Equally amazing, I somehow ended up with two dogs who not only love to travel, but who seem to feel it’s their mission in life to encourage dogs and dog lovers to join them on their Canine Camp Getaway of NY vacations.

I guess it shouldn’t surprise me. Most dogs are wanderers at heart, and while my dogs are more of the velcro-dog variety, both share an adventurous spirit and a willingness to chase tennis balls across fields, valleys, state or even country lines. They also love other dogs, so while travel is fun, travel to someplace with lots of dogs is MORE fun.

They even have their own luggage — matching travel bags with paw prints on the outside and separate compartments for treats, bowls, tennis balls and extra leashes. Which is funny, since I spent my college years heading back and forth with my clothing stuffed in a duffel bag that vaguely resembled a large pillow case.

If you’d told me 20 years ago that I’d be planning vacations for dogs and their people, I probably would’ve thought you were crazy. Of course now some people think I AM crazy…but these are generally people without dogs.

If you have a dog, you understand that going on vacation isn’t nearly as much fun when you have to leave your furry four-legged friend behind. And dog guilt is a really powerful thing.

But my two dogs took it one step beyond dog guilt. First, they started dumping their bones, balls and toys in my suitcase when I started packing for a trip. When that didn’t work, they began lying in the suitcase (like, I might somehow miss a 100 pound dog sprawled in the middle of my clothing, zip it up and take her with me by accident!).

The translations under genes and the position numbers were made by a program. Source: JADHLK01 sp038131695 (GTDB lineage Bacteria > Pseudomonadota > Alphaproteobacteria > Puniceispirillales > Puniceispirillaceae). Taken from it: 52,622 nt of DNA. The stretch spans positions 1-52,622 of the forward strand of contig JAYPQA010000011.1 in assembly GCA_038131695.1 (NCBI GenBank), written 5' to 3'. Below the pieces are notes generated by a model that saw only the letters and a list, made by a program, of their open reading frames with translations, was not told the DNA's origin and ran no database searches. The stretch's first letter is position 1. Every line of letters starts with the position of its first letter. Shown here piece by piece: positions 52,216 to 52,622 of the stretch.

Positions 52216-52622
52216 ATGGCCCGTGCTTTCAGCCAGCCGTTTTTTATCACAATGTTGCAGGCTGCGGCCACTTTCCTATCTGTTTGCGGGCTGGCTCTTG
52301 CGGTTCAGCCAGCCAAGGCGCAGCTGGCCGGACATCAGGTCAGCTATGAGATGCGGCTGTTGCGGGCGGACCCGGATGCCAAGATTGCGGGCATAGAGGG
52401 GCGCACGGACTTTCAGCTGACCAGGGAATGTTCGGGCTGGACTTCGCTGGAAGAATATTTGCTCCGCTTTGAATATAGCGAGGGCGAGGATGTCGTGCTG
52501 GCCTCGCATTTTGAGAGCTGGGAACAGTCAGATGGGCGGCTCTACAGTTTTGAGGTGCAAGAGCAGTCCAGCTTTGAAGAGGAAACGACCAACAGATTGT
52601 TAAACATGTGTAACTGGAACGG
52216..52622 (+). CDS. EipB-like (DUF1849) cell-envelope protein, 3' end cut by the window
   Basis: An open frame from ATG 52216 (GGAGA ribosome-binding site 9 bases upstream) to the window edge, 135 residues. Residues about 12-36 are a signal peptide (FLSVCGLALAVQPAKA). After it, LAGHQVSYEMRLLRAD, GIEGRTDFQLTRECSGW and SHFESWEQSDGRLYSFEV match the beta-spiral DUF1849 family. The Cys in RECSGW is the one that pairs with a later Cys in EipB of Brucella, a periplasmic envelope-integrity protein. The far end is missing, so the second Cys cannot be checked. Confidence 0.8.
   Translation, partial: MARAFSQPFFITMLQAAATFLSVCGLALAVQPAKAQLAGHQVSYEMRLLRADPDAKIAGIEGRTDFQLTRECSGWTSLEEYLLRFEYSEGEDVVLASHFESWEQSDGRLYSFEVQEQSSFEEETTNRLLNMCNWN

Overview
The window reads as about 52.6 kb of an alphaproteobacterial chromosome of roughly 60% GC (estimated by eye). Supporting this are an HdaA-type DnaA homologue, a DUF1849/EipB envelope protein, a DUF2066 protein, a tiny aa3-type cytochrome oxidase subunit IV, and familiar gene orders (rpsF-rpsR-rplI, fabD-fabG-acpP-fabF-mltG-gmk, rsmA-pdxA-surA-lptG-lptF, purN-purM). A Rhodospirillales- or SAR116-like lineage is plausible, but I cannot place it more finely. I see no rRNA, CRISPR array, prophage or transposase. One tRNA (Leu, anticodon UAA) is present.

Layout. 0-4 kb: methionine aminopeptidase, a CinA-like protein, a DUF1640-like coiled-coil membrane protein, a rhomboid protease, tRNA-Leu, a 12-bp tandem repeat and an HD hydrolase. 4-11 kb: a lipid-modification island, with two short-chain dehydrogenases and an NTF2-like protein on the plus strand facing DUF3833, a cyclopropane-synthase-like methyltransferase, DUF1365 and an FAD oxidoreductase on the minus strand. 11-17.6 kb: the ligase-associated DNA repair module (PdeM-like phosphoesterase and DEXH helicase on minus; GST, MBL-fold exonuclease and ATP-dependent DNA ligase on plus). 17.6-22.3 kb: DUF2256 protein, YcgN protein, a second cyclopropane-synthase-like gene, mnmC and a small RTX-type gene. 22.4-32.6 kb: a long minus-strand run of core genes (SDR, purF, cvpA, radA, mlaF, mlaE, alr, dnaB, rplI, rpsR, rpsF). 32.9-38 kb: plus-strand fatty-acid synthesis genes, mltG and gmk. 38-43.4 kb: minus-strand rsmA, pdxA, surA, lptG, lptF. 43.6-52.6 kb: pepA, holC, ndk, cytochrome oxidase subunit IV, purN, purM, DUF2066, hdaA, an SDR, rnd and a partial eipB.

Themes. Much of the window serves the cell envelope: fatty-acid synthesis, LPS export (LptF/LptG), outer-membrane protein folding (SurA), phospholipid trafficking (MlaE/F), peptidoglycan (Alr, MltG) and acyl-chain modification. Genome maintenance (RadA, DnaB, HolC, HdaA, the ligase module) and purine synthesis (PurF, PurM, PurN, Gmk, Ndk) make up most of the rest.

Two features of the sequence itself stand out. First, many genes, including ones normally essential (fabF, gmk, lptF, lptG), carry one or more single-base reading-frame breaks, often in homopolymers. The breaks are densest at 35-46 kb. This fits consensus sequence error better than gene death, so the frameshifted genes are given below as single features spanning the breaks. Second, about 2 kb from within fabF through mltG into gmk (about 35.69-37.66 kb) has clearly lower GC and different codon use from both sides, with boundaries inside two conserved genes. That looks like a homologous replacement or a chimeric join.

Finally, they decided to forget subtlety entirely and plan their own vacation. Canine Camp Getaway of NY is their idea, and it’s all about them. Dogs in the pool. Dogs running lure coursing, or chasing frisbees, or doing agility. Dogs in the dining room, or in the bar at night. Dogs and their people romping, playing, relaxing together, and remembering what makes the bond between canine and human so very special.

I’m just along for the ride.

But as rides go, it’s a good one. Dogs teach us so much about life, and traveling with your dog turns a vacation into a Grand Adventure. When I’m with my dog, the grass is greener, the air is fresher, the stars are brighter. And my soul is lighter.

In these high-stress times, there’s something to be said for that. So next time you plan a vacation, think about bringing your best friend along. You’ll both be glad you did!